Friday, May 11, 2007

Rooms out of Shrooms

And in other green news, one more reason to love fungi:
" 'Growable' Homes Made With Mushrooms"
Spores as the latest means for fire-proof insulation? Sweet.
[Discovery Channel News]

I dedicate this post to the delicious sautéed morels that my dear friends and April roomies Adam and Julia made the other week...
I'll have to follow up with the recipe when I can pin it down.

Bits & Bites: Organic Muses

So far, today's favorite reads are all green.
The official announcement of Slow Food Nation '08 in none other than the glorious S.F. []

Barbara Kingsolver's non-fiction debut, Animal, Vegetable, Miracle.
[Bon Appétit Editor's Blog]

I'm inspired to plant a midsummer garden and harvest my own veggies...I bet my new roommates won't care. Mom, Dad, objections?

Summer Sipping: Still Life with Rooster

I don't normally look for wine advice in Details Magazine, however, I was enjoying a delicious rosé with my dear friend Xan the other evening, and, while casually flipping through the men's 'zine, was surprised to see a feature on the pinkest of all wines...And they aptly celebrate it for it's invigorating versatility: "Any wine that pairs as well with a bacon cheesburger as it does with butter poached lobster is a poor candidate for overanalysis." Concur.

The two of us were, however, thrown off by the fact that the picture accompanying the article was of rosé served in an old-fashioned glass. Which got Xan and I to discussing the most ideal container to serve rosé in: A champagne flute seemed to hifalutin for the modest refreshment...the red wine glass would only warm it up when you really just want to retain it's cool crispness...leaving the white wine glass as the obvious answer...So an old-fashioned glass? I understand the liquid is pink and a picture of a bunch of dudes sitting around drinking Rosé in wine glasses may not resonate with readers, but it's not a cocktail, it's wine. So if you're gonna go pink, fellas, go all the way.

Xan & I's budget fave (I credit her 100% with this discovery!)
2005 La Ferme Julien Rose, Cotes Du Ventoux ($4.99 at Trader Joe's)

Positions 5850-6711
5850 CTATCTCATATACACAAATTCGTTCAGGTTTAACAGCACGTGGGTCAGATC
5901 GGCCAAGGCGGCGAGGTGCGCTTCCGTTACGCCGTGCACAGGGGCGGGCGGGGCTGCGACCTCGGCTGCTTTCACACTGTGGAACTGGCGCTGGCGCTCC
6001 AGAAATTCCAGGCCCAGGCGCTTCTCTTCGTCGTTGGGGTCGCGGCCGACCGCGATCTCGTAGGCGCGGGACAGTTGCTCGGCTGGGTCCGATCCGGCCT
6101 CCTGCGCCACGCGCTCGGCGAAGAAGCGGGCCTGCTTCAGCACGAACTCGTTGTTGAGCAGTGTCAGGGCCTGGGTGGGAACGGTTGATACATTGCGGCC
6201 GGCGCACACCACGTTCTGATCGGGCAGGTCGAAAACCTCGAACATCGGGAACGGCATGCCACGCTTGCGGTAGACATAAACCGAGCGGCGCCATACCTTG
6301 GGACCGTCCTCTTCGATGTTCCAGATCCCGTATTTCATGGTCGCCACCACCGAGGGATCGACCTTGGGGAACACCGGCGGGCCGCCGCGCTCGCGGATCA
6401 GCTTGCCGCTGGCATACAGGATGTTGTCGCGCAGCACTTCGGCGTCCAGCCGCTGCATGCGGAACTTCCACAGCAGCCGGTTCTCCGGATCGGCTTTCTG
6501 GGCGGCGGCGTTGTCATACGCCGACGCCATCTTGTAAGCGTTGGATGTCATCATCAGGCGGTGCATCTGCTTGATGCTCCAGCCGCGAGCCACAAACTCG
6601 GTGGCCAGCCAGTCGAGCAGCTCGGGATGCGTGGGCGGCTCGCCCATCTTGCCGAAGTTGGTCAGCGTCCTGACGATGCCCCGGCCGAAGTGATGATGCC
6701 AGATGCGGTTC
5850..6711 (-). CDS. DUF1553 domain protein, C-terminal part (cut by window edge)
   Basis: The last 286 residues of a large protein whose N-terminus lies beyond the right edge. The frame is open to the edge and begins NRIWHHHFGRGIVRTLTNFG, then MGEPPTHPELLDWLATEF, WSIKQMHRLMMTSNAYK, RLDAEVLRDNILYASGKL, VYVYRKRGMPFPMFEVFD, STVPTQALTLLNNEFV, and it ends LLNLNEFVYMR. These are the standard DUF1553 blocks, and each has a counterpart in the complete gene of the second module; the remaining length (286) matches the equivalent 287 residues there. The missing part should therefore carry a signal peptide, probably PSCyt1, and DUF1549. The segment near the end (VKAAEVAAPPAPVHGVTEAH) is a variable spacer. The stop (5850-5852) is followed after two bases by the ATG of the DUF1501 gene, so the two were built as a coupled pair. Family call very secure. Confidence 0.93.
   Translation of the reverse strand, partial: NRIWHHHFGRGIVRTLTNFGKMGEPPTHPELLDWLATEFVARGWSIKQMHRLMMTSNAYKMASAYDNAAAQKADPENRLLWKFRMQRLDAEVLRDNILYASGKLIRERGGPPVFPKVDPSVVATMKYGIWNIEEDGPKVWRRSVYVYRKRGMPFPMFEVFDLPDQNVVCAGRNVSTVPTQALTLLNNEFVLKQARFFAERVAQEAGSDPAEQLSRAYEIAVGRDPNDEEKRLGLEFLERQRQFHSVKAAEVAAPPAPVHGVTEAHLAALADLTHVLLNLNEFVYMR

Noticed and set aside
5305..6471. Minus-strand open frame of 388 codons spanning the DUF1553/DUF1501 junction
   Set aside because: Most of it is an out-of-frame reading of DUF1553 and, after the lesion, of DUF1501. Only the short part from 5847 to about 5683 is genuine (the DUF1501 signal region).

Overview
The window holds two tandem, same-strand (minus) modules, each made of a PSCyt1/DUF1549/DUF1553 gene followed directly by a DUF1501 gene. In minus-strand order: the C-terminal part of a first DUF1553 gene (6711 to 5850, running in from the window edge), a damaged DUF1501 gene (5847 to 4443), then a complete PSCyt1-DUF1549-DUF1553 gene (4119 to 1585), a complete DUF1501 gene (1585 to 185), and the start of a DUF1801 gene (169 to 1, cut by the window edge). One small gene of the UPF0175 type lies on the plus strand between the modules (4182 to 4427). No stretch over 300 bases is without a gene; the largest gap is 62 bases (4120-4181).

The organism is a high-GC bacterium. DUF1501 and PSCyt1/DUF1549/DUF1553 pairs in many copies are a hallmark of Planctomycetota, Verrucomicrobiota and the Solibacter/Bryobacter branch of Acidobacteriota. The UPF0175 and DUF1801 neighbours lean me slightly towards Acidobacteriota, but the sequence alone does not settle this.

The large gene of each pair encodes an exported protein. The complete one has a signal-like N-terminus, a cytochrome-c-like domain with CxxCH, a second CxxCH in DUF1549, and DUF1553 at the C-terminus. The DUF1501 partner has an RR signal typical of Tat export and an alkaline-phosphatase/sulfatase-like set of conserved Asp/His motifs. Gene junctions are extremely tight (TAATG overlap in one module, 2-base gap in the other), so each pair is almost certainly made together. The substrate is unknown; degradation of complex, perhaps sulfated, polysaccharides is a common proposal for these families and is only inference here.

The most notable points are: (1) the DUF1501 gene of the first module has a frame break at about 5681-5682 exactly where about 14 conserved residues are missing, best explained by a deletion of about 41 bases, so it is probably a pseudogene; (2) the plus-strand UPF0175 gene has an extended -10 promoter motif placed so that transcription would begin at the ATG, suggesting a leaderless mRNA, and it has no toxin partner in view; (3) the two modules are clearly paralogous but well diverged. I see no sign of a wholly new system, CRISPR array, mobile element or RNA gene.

We'll be drinking this dry, fruity blend of Cinsualt, Grenache and Syrah through Labor Day. It's summer picnic-ing perfect in a screw-top bottle—strawberry first, cherry second and a teeny little spice in third that will keep you sipping well into the evening.

Wednesday, May 9, 2007

Back to Basics: A Must Read

From the NYT Dining & Wine section today "A No-Frills Kitchen Still Cooks" was one of the most resourceful and down-to-earth articles I've read in quite some time. An absolute must-read for any of us who can be, at times, daunted by the flood of specialty cookware that high-end companies push as the secret to gourmet food. The whole article was absolutely spot-on, and a must read—a gentle reminder to every earnest, intrepid cook to keep the following close to heart: "Lavish tools and state-of-the art equipment does not necessarily a good meal make."

I will NOT be purchasing an electric vacuum marinator anytime soon.

Tuesday, May 8, 2007

Bits & Bites: Retail Therapy + Sprinkles

I cannot believe how fast Sprinkles jumped on the retail bandwagon! New at Williams-Sonoma! And you even get the B.H. bakery "visual signature" cupcake decoration...I'm not sure how I feel about that yet. I cannot wait to test this out and compare against the real deal from the bakery. And if it lives up to standard, I will be very happy to know where to get a sprinkles fix given my upcoming departure from L.A. :(

Monday, May 7, 2007

Je Déteste

The great news is that Rachael Ray recently launched a non-profit organization, the mission of which I think is fantastic. I love her three-tiered (Cook. Feed. Fund.) focus and I want to support it. I do.

BUT, the bad news is that she had to go and destroy the credence of the organization by naming it after one of her Rachael-ismsYum-o!

How can you possibly take this seriously?

Direct from the website:
[ "Yum-o!" is the sound you make when you eat something really delicious. It is kind of a combination of "Yummy!" and "Oh wow!" You can't help but smile when you say it because it's such a fun word to say."]